# Implicit differentiation and the product rule

1. Jun 7, 2010

### Darkmisc

An example of implicit differentation in Stewart, 6th ed, p 883, is given as follows:

x^3 + y^3 + z^3 + 6xyz = 1

Differentiating to find dz/dx,

3x^2 + 3z^2(dz/dx) + 6yz + 6xy(dz/dx) = 0

where the product rule was used to differentiate 6xyz with respect to x.

Why isn't the product rule also used when differentiating explicitly?

e.g.

if z = xy, dz/dx = y.

rather than dz/dx = dx/dx(y) + dy/dx(x).

Thanks.

2. Jun 7, 2010

### Staff: Mentor

In the differentiation above, z is assumed to be an implicit function of x but y is not.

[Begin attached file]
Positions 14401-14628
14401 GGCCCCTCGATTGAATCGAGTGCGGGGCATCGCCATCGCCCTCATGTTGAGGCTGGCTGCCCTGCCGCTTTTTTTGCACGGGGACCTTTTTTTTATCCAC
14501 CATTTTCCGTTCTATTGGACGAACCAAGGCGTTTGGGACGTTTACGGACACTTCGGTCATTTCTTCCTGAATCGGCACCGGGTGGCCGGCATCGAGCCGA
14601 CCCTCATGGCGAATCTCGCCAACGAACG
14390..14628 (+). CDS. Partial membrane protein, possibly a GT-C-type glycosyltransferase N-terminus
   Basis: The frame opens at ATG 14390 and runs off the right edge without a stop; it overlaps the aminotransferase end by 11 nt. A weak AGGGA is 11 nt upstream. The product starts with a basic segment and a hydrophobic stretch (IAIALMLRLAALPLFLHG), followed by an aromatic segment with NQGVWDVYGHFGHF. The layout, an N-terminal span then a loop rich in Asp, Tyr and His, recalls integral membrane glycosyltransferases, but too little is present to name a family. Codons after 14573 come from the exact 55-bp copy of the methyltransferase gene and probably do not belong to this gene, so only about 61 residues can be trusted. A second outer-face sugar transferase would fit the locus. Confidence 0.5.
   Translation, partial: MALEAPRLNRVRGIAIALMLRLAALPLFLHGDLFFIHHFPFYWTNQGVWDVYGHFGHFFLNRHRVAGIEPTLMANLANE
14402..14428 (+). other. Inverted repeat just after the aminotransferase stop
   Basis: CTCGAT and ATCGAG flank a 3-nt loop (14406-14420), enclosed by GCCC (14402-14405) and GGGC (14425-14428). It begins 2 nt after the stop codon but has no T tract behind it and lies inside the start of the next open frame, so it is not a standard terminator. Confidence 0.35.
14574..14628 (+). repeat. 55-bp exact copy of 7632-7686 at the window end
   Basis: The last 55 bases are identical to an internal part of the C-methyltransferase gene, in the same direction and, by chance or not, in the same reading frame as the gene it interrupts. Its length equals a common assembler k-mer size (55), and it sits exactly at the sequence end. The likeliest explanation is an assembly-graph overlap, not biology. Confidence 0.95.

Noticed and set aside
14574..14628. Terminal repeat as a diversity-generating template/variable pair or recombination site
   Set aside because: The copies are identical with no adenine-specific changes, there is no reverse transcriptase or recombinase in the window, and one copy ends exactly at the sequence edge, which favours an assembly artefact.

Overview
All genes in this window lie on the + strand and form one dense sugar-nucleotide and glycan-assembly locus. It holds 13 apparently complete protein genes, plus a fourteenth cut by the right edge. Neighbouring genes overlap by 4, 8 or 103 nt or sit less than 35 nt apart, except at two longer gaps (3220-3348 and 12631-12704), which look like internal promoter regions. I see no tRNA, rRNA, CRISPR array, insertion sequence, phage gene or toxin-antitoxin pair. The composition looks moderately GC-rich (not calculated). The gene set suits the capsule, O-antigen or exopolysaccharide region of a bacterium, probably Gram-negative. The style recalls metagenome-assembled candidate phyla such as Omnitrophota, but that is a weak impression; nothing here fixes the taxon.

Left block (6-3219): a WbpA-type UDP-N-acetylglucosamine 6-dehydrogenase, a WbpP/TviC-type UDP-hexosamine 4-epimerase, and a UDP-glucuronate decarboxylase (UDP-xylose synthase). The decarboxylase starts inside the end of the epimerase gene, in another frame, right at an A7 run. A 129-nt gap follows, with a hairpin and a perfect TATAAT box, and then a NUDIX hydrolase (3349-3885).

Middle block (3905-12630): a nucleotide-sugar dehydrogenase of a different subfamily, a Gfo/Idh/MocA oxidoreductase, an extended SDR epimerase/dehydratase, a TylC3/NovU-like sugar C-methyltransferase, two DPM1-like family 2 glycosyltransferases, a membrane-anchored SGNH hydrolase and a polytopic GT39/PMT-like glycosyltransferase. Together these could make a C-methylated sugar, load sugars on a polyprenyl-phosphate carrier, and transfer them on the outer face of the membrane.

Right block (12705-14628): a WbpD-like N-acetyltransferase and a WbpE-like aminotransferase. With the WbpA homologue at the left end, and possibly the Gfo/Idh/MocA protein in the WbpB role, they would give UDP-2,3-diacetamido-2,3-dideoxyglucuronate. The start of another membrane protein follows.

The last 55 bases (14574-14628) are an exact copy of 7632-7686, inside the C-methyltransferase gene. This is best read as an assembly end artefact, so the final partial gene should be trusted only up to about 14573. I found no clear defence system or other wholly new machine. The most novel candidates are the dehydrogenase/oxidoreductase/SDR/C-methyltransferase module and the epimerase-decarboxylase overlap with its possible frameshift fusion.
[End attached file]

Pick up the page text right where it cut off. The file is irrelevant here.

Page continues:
As above, z is assumed to be an implicit function of x, but y is not. If z = xy, then by the product rule, dz/dx = x * dy/dx + d(x)/dx * y.

Since y is NOT assumed to be a function of x, dy/dx = 0, so dz/dx = x * 0 + 1 * y = y.

Another way to approach this, not using the product rule, is by realizing that if y is not a function of x, it is essentially a constant as far as differentiation with respect to x is concerned. So d(xy)/dx = y * d(x)/dx = y. (I'm using the idea that d(kf(x))/dx = k * f'(x).)

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